Scoring • Scoring: • http://grants.nih.gov/grants/peer/reviewer_guidelines.htm • each of the 5 criteria below are assigned a score 1-9 • 1 good • 9 bad • Significance: Does the study address an important problem? • Approach: Is the design/method appropriate? • Innovation: Is the project original? • Investigators: Are they suitable to carry out the work. • Environment: Does the environment contribute to the likelihood of success? • Ultimately you get 1 final overall score • the reviewers come to a recommended consensus during their discussion or agree to a range • everyone at the table (even people that haven’t even looked at your grant) score the grant based on the discussion they heard. • your final score is the mean x 10. (range 10-90)
Writing the Grant • General Statements • Specifics
General Guidelines • for your first grant – don’t aim too high • R01 guidelines allow 5 years at $250k/year (modular) • with pre-clearance you can go above this annual limit • for first grant don’t demand too much • ask for 3 or 4 years • at something less than $250k/year • your goal is to get into the system – prove you can manage a grant • as a new investigator you are unproven • a 3 year grant at $200k/year represents much less risk in the reviewers mind • less likely to fund 5 years at $750k/year for a new investigator (some new investigators do attempt this)
General Guidelines • take advantage of being at Yale • there are all sorts of experts/senior people here • if there is some question as to expertise in an area • add a senior person (5% effort) • NIH now allows Multiple PI grants • it may be of help if a Senior Investigator is also a PI on your grant
Be Careful with Novel Approaches • Most NIH grants are a combination of some development (innovation) and some application (significance) of the development to new science • difficult to get purely technical development grants • have 1 or 2 aims for development and 1 or 2 on a specific application of the method to a science problem • clinical translational research even better • If Aim 1 is implementing a new method and all the subsequent aims depend on the success of this Aim you may well not get funded. • Better to say you have an existing method that works, in Aim 1 you will improve it, and subsequent aims will either use the old method or the new one if Aim 1 is successful.
Review Criteria • Understand the review criteria: • http://grants.nih.gov/grants/peer/reviewer_guidelines.htm • Significance: Does the study address an important problem? • Approach: Is the design/method appropriate? • Innovation: Is the project original/novel? • Investigators: Are they suitable to carry out the work. • Environment: Does the environment contribute to the likelihood of success?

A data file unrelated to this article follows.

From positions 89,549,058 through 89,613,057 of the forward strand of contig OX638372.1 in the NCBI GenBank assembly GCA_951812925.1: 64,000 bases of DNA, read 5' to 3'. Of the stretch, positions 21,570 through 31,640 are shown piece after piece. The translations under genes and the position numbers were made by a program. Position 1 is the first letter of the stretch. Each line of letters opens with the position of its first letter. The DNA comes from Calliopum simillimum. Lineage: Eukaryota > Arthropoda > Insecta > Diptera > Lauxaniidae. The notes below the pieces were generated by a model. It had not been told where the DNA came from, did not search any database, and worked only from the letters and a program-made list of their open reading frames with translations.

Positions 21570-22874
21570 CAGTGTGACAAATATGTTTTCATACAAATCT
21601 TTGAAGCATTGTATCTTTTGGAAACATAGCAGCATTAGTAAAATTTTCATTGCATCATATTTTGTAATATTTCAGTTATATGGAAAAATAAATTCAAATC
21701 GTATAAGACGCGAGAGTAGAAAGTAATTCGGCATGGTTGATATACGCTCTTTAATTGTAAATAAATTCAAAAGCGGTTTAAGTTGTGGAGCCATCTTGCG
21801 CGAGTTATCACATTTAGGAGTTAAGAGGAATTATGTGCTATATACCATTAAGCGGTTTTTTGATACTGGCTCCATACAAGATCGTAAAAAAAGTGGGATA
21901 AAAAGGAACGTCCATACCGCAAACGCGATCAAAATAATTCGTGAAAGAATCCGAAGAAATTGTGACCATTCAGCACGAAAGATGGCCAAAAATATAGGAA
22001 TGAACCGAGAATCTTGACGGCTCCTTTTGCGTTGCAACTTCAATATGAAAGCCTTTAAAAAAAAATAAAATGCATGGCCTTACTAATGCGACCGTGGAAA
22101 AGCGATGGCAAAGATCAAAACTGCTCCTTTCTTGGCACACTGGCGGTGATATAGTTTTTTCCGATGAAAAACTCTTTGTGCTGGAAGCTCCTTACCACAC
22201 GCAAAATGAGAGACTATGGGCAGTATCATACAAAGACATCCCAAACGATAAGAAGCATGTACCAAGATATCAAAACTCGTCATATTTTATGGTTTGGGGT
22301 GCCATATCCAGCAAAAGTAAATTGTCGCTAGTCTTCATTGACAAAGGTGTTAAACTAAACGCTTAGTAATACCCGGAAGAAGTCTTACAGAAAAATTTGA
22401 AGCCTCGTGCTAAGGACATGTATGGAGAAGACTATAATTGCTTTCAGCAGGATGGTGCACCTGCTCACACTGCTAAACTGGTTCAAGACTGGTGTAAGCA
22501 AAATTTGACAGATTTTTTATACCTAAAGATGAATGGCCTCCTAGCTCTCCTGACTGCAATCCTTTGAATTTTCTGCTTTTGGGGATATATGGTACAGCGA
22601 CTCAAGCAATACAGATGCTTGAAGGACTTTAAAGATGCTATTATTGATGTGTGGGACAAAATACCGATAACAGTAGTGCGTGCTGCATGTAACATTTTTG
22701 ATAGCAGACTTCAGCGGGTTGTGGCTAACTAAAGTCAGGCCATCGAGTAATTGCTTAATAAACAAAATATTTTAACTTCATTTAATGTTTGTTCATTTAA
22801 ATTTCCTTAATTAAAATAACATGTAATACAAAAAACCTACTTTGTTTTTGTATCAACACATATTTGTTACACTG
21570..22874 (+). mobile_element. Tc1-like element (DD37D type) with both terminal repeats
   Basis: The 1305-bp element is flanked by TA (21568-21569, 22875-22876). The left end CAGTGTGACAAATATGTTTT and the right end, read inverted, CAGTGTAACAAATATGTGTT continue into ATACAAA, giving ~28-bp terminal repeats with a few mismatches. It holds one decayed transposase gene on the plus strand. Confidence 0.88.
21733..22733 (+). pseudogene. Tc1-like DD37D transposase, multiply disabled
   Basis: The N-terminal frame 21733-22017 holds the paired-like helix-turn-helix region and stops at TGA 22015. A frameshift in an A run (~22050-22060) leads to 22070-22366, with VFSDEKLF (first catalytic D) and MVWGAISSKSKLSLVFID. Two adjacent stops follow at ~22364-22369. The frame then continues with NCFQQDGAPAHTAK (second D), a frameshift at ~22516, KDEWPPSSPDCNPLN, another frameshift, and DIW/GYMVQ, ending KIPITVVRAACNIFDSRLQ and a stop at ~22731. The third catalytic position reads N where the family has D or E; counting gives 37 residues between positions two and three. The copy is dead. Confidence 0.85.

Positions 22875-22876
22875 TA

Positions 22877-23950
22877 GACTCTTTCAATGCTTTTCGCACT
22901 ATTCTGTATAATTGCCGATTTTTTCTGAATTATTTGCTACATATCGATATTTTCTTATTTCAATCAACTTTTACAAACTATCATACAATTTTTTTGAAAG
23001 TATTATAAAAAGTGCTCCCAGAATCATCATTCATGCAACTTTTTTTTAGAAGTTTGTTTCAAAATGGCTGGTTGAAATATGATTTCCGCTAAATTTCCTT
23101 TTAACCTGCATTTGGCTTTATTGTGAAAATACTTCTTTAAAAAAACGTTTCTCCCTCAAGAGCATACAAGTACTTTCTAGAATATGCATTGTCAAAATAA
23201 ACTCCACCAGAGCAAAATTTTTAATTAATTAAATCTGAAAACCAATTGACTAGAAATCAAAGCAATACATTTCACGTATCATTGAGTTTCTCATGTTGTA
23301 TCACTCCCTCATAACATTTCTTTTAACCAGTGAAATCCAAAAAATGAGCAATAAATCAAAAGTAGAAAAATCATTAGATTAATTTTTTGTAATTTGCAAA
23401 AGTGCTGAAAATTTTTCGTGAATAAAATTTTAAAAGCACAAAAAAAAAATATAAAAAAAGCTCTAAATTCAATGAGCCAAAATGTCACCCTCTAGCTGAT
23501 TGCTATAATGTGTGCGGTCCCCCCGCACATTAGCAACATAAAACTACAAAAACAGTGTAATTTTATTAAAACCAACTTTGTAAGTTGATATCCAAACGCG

Review Criteria/Writing Style • make the reviewers job easy. • put in specific statements as to the Innovation, Significance etc… • more on this in a minute
Help the Reviewer • Significance, Approach, Innovation, Investigators, Environment • Put summary statements at the end of each section • Highlight sections that state the Significance, and Innovation • “This project is significant because…” • “The innovation of this work is in…” • “This work is important because…” • Statements that Justify your Approach (be honest with yourself and the reviewers) • don’t use an approach that’s inadequate but easy • Emphasize in the Preliminary Data section how this data demonstrates you have the Expertise and Environment • Add Senior Faculty to your grants for needed expertise (overlap?) • and definitely add outside experts as consultants if you need to bolster expertise in some area make the reviewers job easy.
Main Body Sections • Sections • Specific Aims (1 page) • Background (12 pages) • Significance, Innovation, Approach/research design • includePreliminary data. • reviewers demand sufficient detail to be able to judge if the experiments will work • always be very detailed – at 12 pages you need to learn to write concisely.
Reviewers are Lazy (or just very busy) • a favorite critique of the lazy reviewer is • “insufficient detail to enable me to judge the science…” • unscored • provide summary statements to make their job easy • a reviewer may only read the Specific Aims page, and the Research Plan (skimming the latter) • provide highlighted summary statements that they can cut and paste into their reviews • this will make them very happy • if it is very difficult for them to summarize your proposal in a few lines they will be unhappy.
Specific Aims • Spend weeks (months) on this 1 page • this is your grant – this sells the idea • on this 1 page you need to go from the very big picture (cancer is a problem, this will ultimately cure cancer) • to the very detailed level… • limit your Aims to 3-4 aims (3 if you do a 3 year grant) • include Hypotheses – for the most part R01’s represent Hypothesis driven research. • Explicitly state “We hypothesize that…” in each Aim. • Explicitly state “This work is innovative because…” • Explicitly state “This work is significant because…”